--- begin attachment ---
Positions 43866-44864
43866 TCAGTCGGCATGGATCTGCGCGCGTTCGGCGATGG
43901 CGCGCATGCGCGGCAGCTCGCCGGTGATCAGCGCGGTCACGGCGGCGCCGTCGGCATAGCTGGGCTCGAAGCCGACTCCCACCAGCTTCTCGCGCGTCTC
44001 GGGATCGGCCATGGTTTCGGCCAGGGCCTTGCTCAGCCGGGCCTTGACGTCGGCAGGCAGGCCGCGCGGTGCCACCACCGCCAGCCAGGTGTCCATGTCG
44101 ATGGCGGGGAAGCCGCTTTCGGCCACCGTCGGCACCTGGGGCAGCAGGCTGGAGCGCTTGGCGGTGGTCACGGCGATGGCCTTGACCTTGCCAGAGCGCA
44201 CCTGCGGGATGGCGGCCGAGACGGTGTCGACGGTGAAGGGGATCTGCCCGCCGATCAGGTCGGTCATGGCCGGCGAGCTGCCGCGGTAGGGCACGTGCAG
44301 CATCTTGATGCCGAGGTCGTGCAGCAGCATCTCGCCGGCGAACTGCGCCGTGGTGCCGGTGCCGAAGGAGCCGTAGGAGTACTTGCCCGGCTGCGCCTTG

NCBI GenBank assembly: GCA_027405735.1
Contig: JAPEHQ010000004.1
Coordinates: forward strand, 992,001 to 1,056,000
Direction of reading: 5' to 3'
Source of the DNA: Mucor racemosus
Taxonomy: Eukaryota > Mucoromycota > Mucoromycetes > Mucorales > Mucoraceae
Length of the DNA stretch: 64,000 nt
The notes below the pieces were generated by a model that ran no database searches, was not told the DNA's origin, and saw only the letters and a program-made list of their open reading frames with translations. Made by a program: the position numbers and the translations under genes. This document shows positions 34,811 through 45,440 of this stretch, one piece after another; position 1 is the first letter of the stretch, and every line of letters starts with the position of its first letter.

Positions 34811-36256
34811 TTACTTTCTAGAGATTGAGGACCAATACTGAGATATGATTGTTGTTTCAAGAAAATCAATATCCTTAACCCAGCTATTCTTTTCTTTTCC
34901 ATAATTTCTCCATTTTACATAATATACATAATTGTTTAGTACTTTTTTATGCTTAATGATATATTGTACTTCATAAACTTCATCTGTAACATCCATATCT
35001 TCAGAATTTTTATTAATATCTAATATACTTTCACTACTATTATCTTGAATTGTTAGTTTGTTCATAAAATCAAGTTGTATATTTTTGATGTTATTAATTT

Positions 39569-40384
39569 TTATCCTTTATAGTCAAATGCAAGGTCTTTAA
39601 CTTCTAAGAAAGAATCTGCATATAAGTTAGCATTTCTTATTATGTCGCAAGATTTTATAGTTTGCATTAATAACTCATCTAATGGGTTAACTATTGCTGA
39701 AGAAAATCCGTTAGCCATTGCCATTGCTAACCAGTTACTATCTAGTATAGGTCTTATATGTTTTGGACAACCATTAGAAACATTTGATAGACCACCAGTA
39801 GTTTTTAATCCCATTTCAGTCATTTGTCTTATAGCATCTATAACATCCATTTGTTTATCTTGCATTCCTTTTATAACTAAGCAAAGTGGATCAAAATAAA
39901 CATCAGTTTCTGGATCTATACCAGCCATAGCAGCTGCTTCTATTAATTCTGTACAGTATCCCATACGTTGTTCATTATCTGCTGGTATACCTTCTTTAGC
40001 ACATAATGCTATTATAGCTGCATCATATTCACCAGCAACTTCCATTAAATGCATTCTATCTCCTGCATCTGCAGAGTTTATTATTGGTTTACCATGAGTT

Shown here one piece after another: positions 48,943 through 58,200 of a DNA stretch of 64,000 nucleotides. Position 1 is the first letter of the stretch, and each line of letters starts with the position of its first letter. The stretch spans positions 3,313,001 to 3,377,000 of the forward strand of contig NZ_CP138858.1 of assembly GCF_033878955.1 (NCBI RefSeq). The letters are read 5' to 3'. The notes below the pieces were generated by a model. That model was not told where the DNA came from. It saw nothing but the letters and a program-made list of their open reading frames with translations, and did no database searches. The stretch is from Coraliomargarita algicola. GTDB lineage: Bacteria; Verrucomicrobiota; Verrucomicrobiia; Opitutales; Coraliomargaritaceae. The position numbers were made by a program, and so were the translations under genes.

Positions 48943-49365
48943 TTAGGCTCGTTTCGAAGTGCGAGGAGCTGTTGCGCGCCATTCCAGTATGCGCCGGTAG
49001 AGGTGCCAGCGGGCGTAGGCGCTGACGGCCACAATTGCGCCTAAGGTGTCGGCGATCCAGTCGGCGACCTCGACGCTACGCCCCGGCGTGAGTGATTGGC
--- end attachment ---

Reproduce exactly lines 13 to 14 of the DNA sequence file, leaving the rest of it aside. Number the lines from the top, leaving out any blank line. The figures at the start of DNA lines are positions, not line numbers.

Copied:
Taxonomy: Eukaryota > Mucoromycota > Mucoromycetes > Mucorales > Mucoraceae
Length of the DNA stretch: 64,000 nt